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"I've only briefly worked without code reviews and the code I wrote during that time was some of the worst I've ever written" Although you want to watch for common causation, there. Companies which don't value code review might be sub-optimal in other ways, such as being under-resourced, or being a bunch of cowboys... –  Steve Jessop Nov 16 '09 at 1:03
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Short term, maybe for management they aren't. In the long run, they clearly do - and have tangible benefits. Less bugs, better extensibility of code, easier to maintain etc.

Some managers are simply short-sighted, and need to be educated of the benefits of code reviews.

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The thing is: let's assume I have no cost constraints, a developer cost me 400$/day (no idea what a developer cost in US, just a number). Having a code review by another developer will cost me 400$ each days he is in it, and he isn't familiarized with the code. Would it be worth it by comparison with just giving more time to the first developer and telling him: Take your time, review the code if you must, be sure it works... –  Jorge Córdoba Nov 15 '09 at 22:59
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Code reviews aren't something that developers do for days on end. An hour here and there is more than sufficient for it to provide substantial benefits. So that's an hour a day or so, $50 extra on top of the 400, which will benefit you enormously. That's easy to sell. –  Wim Hollebrandse Nov 15 '09 at 23:10
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"Taking your time" and reviewing you own code is pointless in my view. Sometimes you just need another pair of eyes to spot the obvious mistakes you have made. Rather than taking 2 days to code something why not take half a day to bang something out and get another developer to spend an hour reviewing the code and then MAYBE spend another 2 hours fixing issues - make code reviews a team sport, everyone wins this way –  Dieter G Nov 15 '09 at 23:48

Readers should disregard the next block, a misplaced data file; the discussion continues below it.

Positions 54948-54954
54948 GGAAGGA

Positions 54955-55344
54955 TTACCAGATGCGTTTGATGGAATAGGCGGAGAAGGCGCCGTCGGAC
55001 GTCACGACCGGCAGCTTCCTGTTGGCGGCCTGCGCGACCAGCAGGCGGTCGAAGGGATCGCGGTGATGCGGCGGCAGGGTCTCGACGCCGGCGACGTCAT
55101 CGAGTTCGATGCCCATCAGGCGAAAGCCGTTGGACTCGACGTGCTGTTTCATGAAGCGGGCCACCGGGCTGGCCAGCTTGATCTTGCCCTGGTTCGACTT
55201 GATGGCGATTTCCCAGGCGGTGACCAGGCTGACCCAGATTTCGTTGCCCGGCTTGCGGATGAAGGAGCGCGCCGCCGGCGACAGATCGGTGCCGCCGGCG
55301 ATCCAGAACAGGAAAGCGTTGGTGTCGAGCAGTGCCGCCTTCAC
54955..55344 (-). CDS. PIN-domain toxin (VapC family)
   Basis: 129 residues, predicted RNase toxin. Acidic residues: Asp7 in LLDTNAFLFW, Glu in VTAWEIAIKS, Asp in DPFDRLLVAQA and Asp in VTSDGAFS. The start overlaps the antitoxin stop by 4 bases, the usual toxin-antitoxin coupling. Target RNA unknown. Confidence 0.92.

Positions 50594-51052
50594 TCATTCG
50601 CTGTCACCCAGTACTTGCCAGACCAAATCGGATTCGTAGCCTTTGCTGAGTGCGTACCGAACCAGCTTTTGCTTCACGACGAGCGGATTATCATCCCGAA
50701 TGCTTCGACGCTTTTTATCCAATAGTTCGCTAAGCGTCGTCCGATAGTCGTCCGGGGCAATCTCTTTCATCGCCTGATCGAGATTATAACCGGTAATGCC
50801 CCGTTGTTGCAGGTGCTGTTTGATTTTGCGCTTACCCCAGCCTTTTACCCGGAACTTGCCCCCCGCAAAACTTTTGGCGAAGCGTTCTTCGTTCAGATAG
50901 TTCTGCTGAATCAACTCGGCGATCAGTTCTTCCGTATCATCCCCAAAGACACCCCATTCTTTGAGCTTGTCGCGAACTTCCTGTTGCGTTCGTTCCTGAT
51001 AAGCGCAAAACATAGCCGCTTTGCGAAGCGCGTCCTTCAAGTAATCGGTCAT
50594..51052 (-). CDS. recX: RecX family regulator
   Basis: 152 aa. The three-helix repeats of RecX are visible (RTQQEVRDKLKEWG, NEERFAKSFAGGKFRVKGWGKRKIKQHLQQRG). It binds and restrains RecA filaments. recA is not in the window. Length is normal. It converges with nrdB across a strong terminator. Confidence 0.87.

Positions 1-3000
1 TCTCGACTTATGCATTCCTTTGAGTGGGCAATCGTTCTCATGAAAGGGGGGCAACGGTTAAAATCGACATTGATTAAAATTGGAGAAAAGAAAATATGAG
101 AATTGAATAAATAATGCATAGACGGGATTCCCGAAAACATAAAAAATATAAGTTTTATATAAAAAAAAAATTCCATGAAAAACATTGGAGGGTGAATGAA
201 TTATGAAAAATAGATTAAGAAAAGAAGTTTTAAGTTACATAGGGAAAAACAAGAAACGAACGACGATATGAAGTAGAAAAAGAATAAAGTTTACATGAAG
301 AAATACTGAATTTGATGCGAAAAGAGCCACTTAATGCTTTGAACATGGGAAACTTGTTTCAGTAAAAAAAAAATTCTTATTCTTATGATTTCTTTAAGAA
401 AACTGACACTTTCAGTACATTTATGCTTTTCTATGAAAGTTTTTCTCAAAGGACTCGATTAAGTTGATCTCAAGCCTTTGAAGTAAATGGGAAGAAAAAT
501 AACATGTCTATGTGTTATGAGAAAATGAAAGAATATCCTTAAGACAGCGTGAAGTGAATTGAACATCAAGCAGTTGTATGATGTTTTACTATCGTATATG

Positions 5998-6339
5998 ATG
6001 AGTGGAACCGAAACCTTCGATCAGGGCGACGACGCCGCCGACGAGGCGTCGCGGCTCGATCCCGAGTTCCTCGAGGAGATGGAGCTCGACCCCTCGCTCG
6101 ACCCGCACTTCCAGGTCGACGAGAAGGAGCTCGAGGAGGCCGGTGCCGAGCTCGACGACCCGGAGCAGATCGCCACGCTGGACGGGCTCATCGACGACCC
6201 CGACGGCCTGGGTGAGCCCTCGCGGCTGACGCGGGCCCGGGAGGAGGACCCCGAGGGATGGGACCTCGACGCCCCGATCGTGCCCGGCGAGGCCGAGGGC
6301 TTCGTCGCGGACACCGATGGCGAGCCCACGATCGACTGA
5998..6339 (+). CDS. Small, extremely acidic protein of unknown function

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@Dieter: true dat. I've had code that I've spent any amount of time staring at after writing, and as soon as someone else starts reading it, they point out the dumb error. And then I've done the same to their code. The problem with dumb errors is they're based on false assumptions, and once you've made your false assumption, you're useless until you can un-make it. –  Steve Jessop Nov 16 '09 at 1:09
    
Jorge, rememeber that code review will often find issues the developer doesn't see because he is too close to the problem. For instance, if he misinterprets the requirement, the reviewer will often point out that he sees the requirement differnently. –  HLGEM Nov 23 '09 at 20:23
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This is a link to an interesting interview of the follow stackoverflower Alex Martelli about Code Review.

Edit: I am going to mark this answer as community wiki since credit should actually go to Alex. It is more about code review in the open source community, but I think he also makes some good points which are relevant for businesses.

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To my mind there is also the question of how are code reviews valued with in the culture of the company. If they are viewed as a bureaucratic requirement that isn't worth diddly, then perhaps they aren't a worthwhile exercise. On the other hand, there can be the view that reviews help make for a more homogeneous code base and spread knowledge of various bits of functionality. If the culture supports looking over what was done and where it can be improved, that would support doing them.

Alternatively, developers could go rogue and just do this on their own without management knowing anything about it, too.

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"developers could go rogue and just do this on their own" - that's what the source-control commit mailing list has been for in my experience of small companies. "Oh, that checkin comment looks like the code might be interesting, I think I'll go take a look". Instant code review. –  Steve Jessop Nov 16 '09 at 1:01
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"Invaluable" is the short answer you're looking for.

You're not "wasting" (as you put it in one comment) one developer by having him or her look over another developer's code. By having a strict code review regimen you are going to increase the quality of your code, and by extension, the quality and reliability of your product. The expense you incur up front by taking the time to review the code will be more than offset by the time saved fixing bugs downstream.

There's an axiom that says a bug costs 10 times as much to fix for every stage of development it gets past. That is, a bug that makes it to QA costs 10 times as much to fix as one that was caught by development in the first place. A bug that makes it past QA costs 10 times as much to fix as one that was caught by QA, and 100 times as much to fix as one that was detected early on by development in a code review, automated unit test, or whatever. I think there's a lot of truth in this particular theory.